Kentucky Wesleyan hosts art exhibition at Ralph Center

Kentucky Wesleyan College is hosting a solo art exhibition by David Wilson, “Seasalt to Bluegrass,” from Jan. 10-Feb. 28 in the Kolok Gallery of Fine Arts at the Ralph Center at South Griffith Ave. and College Dr.

David Wilson received his master of fine arts in painting from Illinois State University in 2001, a bachelor of arts in fine art/design from Columbia College, Chicago in 1998, and an associate in fine art from Joliet Junior College in 1995. In addition to teaching drawing, painting and cartooning workshops for youth and adult learners, he has taught studio art and art history courses for Black Hills State University, Eureka College, Illinois State University, International Music Camp, Joliet Junior College, Oregon Coast Community College and the University of St. Francis.

He has participated in over 100 art exhibitions since 2001, conducted grant-funded research with the military art collections, and organized fundraising events for various organizations. He became the Art Program coordinator, art instructor and Dayman Gallery director for Owensboro Community and Technical College in August 2020. Previously, he was the gallery director and curator at Salem Art Association in Salem, Ore., where he represented emerging and professional artists from the Pacific Northwest and across the nation.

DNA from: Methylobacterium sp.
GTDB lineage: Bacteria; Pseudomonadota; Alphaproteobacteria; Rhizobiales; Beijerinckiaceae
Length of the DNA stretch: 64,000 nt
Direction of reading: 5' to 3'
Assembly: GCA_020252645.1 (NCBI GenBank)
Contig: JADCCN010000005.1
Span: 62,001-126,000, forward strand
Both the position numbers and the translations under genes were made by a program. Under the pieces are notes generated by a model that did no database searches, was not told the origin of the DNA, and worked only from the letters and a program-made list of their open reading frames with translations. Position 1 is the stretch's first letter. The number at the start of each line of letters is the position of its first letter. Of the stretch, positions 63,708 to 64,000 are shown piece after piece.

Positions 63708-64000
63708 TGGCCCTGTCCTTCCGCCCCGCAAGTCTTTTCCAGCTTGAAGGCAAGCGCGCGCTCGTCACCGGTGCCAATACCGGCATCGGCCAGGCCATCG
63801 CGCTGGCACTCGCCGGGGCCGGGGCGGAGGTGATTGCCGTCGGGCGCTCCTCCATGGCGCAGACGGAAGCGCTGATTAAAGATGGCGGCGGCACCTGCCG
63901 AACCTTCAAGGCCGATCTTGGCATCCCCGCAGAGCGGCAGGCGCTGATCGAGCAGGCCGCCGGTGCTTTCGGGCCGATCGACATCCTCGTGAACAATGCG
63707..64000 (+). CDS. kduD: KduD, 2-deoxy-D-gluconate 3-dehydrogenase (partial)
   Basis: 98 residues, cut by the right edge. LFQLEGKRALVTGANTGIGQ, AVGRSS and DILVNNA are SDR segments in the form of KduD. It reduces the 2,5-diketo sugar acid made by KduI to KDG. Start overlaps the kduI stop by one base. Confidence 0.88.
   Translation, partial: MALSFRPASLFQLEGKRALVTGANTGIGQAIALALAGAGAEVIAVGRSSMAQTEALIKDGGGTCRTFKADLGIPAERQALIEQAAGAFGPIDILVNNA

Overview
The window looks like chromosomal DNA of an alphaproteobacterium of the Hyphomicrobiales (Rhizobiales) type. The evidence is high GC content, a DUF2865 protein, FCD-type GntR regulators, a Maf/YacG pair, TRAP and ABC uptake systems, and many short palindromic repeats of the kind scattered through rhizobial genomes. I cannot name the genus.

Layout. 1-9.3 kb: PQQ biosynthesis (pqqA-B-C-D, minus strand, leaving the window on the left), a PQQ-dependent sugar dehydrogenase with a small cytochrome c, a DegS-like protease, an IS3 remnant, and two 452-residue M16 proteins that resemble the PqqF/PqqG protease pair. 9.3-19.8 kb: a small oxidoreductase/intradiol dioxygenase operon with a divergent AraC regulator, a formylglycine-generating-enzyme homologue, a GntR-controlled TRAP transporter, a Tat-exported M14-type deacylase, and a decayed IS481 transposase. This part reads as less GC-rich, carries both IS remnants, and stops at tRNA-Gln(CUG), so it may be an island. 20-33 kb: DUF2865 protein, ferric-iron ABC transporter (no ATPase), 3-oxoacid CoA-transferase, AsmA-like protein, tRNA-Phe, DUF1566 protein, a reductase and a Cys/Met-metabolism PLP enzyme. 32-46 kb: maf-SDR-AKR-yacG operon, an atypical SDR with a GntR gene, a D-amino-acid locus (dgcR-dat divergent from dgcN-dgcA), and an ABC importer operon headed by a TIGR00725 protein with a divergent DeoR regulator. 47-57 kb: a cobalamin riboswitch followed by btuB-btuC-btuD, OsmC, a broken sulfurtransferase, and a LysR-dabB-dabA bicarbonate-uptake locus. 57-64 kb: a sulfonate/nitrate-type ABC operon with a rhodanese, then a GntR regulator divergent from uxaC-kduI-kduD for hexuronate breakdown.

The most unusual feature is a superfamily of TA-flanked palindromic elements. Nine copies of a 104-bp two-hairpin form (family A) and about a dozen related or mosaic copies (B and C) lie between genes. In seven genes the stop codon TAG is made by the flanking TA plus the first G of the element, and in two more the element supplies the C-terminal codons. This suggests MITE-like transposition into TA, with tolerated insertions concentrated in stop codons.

David Wilson shared his thoughts about the exhibition:

“This exhibition features a variety of mixed media, acrylic paintings and introduces a collection of my work to the Owensboro art community. I am formally influenced by the simplistic, flat, hard-edge designs of classic movie posters. I primarily utilize film and television performers as the figurative motif, subtly reenacting situations from my life. I find their constructed personas intriguing because they present a wide range of emotion under the guise of entertainment. In some instances, their characters become so engaging and believable that they transcend the identity of the performer as an individual. Performers in each piece act as surrogates for me, creating a less vulnerable self-portrait. As a result, my own situation becomes entertaining rather than self-indulgent.”

The exhibition is free and open to the public. The gallery is open Monday-Friday from 8 a.m.-5 p.m. For more information, contact Humanities Division Chair Heather Logsdon at Kentucky Wesleyan College at